Why Do You Educate Your Own Children?
by: Rodger Williams

Christian father, why does your family educate your own children? If you  do not have the reasons firmly established in your mind, then when the  hard times come -- and they will -- you will be unprepared to weather the  storms.

One reason we make the sacrifice to educate our own children is for the  better education they get with individual instruction. Even when it  appears that chaos reigns, our children end up being able to think  better because of their increased meaningful interaction with parents  and others who are not their same-aged peers. The strengths of home  education end up outweighing any inefficiencies. And our children are  the better for it.

But there is a much more important result that a Christian father should  want for his children: We want them to be God's people, loving the Lord  and obeying Him throughout their lives. Home-based discipleship should  be the ultimate reason we educate at home.

If you are like me, you feel very insecure in this area. We do not put  the time in with our children that we want to. All of us are caught in  the undertow of life's responsibilities and events. We do what we can to  disciple our children, but it seems so meager. And there is always the  nagging realization that some other fathers are much more organized  about encouraging their children in the Christian faith.

But God is gracious to us and uses the home education environment to  make up for many of our deficiencies. For one thing, we do not  constantly have to counter anti-Christian influences that many other  families face. The osmosis of our Christian faith has a chance to take  up some of the slack as our children spend time with their Christian  mother and siblings rather than in a godless-by-design classroom. And  your personal example, such as reading your Bible at night, somehow  counts for more.

That does not mean that we just go on autopilot, depending on home  education by itself to disciple our children. We need to give deliberate  attention to guiding our children in their walk with the Lord, thinking  about how we can do a better job of it. Teaching our own children at  home gives us a unique opportunity to carry out that home-based  discipleship.

So, this is what is really at stake: The home-based Christian  discipleship of our children.

What can interfere with that purpose of discipling our children at home?  The first thing is the stress it brings onto your wife. The mothers bear  the burden in most homeschools. So when she is frustrated, tired or  discouraged, you need to be there to support her. She is on the front  line daily, and she needs your encouragement and intervention when  necessary. I know you are drained when you get home from work. But you  need to reserve some energy for lifting up your wife when she needs you.  This is a duty you need to take seriously. Be aware of your  responsibilities in this support and leadership role as a husband and  father, and determine in your own mind to do what is necessary to help  your wife keep going in the face of the inevitable adversities of home  education. We can't afford to fail our families at this point; we have  too much riding on the outcome.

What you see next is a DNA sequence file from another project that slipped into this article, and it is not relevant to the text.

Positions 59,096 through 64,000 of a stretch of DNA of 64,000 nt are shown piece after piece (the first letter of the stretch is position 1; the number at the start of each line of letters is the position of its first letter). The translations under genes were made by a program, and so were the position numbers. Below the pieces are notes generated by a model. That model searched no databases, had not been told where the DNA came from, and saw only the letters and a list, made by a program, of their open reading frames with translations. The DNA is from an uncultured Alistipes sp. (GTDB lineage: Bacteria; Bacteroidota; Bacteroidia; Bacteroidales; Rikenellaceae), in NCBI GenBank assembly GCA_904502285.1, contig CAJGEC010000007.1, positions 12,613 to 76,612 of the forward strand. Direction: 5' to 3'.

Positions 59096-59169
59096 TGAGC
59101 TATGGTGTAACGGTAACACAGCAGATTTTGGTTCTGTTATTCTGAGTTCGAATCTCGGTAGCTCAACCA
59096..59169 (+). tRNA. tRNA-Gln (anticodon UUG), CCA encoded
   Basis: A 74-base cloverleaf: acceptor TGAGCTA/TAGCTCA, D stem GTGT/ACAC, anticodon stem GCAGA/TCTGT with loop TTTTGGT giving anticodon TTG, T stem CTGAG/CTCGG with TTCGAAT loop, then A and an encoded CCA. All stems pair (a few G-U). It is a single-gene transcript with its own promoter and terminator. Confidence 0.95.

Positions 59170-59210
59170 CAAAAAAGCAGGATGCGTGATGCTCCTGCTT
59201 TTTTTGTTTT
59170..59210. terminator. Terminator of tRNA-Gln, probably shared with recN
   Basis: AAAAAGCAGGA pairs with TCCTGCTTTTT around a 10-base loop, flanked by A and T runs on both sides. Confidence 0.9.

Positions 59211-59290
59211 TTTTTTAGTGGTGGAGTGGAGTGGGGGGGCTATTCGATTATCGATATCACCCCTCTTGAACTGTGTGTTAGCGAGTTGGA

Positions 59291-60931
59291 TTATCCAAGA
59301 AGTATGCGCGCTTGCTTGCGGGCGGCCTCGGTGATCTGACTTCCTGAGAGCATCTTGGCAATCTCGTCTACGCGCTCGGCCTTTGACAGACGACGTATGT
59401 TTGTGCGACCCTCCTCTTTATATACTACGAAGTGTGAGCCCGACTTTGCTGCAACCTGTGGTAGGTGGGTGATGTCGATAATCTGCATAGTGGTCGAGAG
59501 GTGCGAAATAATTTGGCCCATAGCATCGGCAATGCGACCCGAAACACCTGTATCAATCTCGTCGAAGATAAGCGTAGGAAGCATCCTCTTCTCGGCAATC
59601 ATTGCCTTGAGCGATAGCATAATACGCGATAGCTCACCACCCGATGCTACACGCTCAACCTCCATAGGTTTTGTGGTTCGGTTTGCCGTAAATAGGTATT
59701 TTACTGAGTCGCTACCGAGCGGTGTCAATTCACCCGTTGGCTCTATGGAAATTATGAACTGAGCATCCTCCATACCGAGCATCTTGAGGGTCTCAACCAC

Another area that interferes with the home-based discipleship of our  children is money. Home education costs money, not only in direct  expenses but more forcefully in lost income. None of us go into this  blindly. We know we will have a lower standard of living than a  two-income family. But the recurring problem is this: The father gets  tired of paying for curriculum and educational activities. And there is  this convenient local public school program designed for homeschoolers.  Everything is free there.

But public school at home has the same agenda as public school in the  school building: It is godless by design. Neutrality of curriculum is a  myth. Your children will be taught that God is not relevant to their  education. They will be tested on materials increasingly more designed  to further the public school social re-engineering goals.

Your wife cannot catch and counteract everything they throw at your  children. She just does not have time to teach two different  curriculums: the slanted materials they will be tested on by the public  school program and the counter-balancing truths they need to absorb to  become disciples of Christ.

You can save some money in this way, but it will destroy your purpose of  home-based discipleship. The irony is that the money you save is on the  minor part, which is curriculum and activities. The bulk of your home  education money investment is the lost income of a second wage earner.  So you are trading your major benefit for a lesser savings. It is a poor  bargain.

Better to economize on curriculum and activities while building up your  children in their Christian faith, than be reduced to servitude to the  public school.

All of this goes back to the foundational question: Why do you educate  your own children? For a Christian father, the right answer is  home-based discipleship. That is the driving force why we make the  sacrifices we do. That is what we need to focus on. That, in the end,  will be what makes it all worthwhile: knowing that we have helped our  children to love the Lord and to obey His call on their lives.

May God help us to faithfully carry out our duty as Christian fathers.

(c) Copyright 2005 Rodger Williams. Verbatim copying and distribution of this entire article is permitted in any medium, provided this notice is preserved.